Anti-Semitism Is Alleged in French Torture-Killing
In a new case of strife and brutality in France’s immigrant neighborhoods, authorities alleged Monday that anti-Semitism influenced a gang that kidnapped a Jewish store clerk, tortured him for more than three weeks and killed him.
An investigative magistrate ruled Monday evening that some of the seven suspects would face hate-crime charges in addition to kidnapping and murder in the death last week of Ilan Halimi, 23, according to French officials and media reports. The suspects, five men and two women, were still being questioned late Monday night.
The decision came after days of fury in France’s Jewish community, which held an angry street protest Sunday and accused politicians of minimizing the crime to avoid increasing tension that lingers from riots by predominantly Muslim youths late last year.
Prime Minister Dominique de Villepin promised Jewish leaders at a previously scheduled community banquet Monday night that investigators would “shed light” on “an odious crime.” He expressed condolences to the family of Halimi, who lived with his mother and two sisters and worked selling cellular phone equipment in a store in a middle-class neighborhood.
“I want each one of [his relatives] to know that I share their pain,” De Villepin said.
The kidnappers, who called themselves “The Barbarians,” beat, burned and mutilated Halimi during 24 days of captivity in the cellar of a tough housing project in Bagneux, southwest of the capital, according to investigators.
The gang taunted Halimi’s family and a rabbi with anti-Semitic epithets and recited Koranic verses during telephone calls and e-mails demanding wildly diverging amounts of ransom that never were collected, investigators said. The kidnappers also sent photos of the victim with a gun to his head, bound and blindfolded, apparently mimicking images of hostages and abused prisoners in Iraq.
Those actions and others led prosecutors to add aggravating circumstances of anti-Semitism to the charges sought against some of the suspects.
“When the family said they didn’t have money, they told them to go to a synagogue to get the money,” said Sammy Ghozlan, a Jewish leader who is a retired police chief and has campaigned against anti-Semitic crime here in recent years. “This gang massacred this young man. They cut off ears and fingers. It was like they had a trophy, a Jewish kid, and everybody abused him.”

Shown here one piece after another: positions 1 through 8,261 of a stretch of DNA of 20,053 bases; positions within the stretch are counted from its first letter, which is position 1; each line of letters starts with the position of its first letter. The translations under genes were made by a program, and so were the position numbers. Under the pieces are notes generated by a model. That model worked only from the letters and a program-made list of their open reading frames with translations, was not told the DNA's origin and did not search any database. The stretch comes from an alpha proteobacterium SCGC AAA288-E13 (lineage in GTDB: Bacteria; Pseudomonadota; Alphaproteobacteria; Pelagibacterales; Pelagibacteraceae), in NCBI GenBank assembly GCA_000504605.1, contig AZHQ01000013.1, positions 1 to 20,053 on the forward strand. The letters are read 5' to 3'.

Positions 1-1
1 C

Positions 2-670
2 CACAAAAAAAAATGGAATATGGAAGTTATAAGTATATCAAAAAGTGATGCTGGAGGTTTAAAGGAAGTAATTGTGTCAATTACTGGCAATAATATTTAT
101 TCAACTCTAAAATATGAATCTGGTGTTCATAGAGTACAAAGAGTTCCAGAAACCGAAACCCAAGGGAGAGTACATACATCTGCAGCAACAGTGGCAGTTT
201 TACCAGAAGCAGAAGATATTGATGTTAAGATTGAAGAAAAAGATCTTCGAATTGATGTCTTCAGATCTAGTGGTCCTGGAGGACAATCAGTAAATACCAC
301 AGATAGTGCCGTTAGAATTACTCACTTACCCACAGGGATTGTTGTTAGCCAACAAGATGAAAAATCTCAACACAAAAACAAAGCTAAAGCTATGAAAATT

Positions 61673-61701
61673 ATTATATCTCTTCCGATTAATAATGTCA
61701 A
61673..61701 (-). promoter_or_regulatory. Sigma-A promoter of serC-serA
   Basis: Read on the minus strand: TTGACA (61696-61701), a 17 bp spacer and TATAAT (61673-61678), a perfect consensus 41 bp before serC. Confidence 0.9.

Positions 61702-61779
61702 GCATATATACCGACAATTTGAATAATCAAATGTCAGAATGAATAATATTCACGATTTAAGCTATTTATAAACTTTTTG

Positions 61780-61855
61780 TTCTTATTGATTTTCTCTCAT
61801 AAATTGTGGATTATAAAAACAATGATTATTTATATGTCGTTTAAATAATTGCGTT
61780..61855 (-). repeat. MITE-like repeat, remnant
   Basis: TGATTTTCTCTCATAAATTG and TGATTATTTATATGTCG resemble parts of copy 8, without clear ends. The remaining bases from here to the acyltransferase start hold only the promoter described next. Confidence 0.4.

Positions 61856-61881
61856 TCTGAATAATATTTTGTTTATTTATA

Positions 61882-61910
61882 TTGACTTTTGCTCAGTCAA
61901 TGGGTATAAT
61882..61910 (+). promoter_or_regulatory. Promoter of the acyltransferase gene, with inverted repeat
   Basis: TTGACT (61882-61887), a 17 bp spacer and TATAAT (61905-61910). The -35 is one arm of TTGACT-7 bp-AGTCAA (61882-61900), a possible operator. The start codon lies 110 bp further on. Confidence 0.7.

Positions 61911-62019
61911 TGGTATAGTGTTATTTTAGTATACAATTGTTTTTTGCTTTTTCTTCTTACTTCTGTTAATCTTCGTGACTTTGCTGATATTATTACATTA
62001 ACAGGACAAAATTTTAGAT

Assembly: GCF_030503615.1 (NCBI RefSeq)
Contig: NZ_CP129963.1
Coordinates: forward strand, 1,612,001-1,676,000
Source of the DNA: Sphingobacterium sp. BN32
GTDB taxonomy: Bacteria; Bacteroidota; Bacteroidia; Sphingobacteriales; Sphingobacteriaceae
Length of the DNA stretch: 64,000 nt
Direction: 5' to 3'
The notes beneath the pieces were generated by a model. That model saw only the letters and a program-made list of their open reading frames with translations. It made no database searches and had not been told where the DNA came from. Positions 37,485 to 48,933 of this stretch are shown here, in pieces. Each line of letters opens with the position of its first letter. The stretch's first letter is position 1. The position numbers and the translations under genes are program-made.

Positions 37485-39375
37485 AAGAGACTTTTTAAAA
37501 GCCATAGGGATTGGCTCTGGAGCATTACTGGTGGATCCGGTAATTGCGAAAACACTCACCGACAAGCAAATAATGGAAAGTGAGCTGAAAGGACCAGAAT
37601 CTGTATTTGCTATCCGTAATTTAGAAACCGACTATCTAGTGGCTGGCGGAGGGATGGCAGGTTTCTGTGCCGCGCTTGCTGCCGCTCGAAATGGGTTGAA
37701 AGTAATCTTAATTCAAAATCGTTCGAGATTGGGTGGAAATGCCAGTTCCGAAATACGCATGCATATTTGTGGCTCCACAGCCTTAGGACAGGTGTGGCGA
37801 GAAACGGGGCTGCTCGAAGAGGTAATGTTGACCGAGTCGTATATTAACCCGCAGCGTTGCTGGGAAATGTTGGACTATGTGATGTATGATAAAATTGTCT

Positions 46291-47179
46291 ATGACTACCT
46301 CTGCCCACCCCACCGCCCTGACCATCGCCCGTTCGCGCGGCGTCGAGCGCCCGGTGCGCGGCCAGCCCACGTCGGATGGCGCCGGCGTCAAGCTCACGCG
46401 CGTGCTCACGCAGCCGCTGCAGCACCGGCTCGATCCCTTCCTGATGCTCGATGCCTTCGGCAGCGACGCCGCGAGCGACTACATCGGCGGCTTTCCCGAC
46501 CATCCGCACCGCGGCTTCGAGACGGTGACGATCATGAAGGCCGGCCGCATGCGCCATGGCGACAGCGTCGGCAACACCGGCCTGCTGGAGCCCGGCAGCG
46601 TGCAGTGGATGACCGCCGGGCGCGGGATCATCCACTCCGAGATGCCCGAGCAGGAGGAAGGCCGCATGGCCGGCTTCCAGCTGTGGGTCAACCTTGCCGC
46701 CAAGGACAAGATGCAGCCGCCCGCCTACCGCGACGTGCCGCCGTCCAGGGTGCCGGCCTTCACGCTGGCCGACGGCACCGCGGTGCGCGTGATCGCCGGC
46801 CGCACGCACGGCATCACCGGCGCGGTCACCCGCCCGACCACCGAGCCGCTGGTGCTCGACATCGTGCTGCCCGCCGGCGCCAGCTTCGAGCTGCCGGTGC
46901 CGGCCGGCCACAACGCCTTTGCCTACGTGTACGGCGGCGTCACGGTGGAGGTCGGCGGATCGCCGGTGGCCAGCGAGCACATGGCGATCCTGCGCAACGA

According to Monday’s edition of Israel’s Haaretz newspaper, Halimi’s mother criticized the police for moving too slowly and for ignoring the anti-Semitic motives.
“If Ilan hadn’t been Jewish, he wouldn’t have been murdered,” Ruth Halimi told Haaretz.
Police insisted that they had worked the case around the clock, but were stymied by the suspects’ convoluted and evolving demands. They are still hunting for the suspected ringleader, Youssef Fofana, an ex-convict who may have fled to his native Ivory Coast, Justice Minister Pascal Clement said.
So far, the investigation suggests that the gang targeted Jews because its members believed that Jews were rich, officials say. The gang’s victims in at least three previous attempted kidnappings were Jewish, but several other victims were not, a French intelligence official said.
“You have a kind of confusion that results in great cruelty,” the intelligence official said. “It starts as a kidnapping for money, but ends up focusing on his religion because they found out he wasn’t rich. And you end up with the murder of a Jew in horrible circumstances.”
The gang used attractive young women as bait. Halimi disappeared Jan. 20 after telling his family he was going out with a woman who had come to the store, engaged him in conversation and made a date with him.
On Feb. 13, he was dumped near railroad tracks, naked, bound and with 80% of his body burned and bruised, but still alive. He died of his wounds in an ambulance on the way to the hospital.
The gang first demanded half a million dollars ransom, but kept changing demands, and ended up asking for $6,000, officials said. The captors’ perceived lack of effort to collect the money suggests to some investigators that the gang was taunting the family, officials said.
The apparently mixed motives of the kidnappers are symptomatic of the violent mentality of high-crime housing projects, where riots have left a smoldering, semi-politicized rage that at its worst is sweepingly anti-Western and hostile to Jews, Americans and the French state, observers said.
But police have found no ties between the suspects and the Islamic extremist networks active in France, authorities said.
On Monday night, two civil rights organizations that work mostly with Muslim communities condemned the killing of Halimi.
The Movement Against Racism and for Friendship Among Peoples and the SOS Racism group said they planned to show solidarity with the Jewish community by joining forces with the prosecution as civil plaintiffs in the case.
During the last decade, France’s Jewish community has been hit by periodic arson and vandalism against synagogues and schools, but incidents of serious physical violence have been infrequent.
The perpetrators are generally Muslim youths, police say. Some of the rioters who rampaged nationwide in October and November painted anti-Jewish graffiti alongside slogans insulting the police and the French state.
If the Halimi killing turns out to have been driven by anti-Semitism, it will be one of the worst such crimes in recent memory.
“There is a lot of emotion in the community tonight,” said Joseph Zehrin, vice president of the Representative Council of Jewish Institutions in France. “We hope that the justice system will do everything it takes, and that these barbarians, as they themselves call themselves, will be punished.”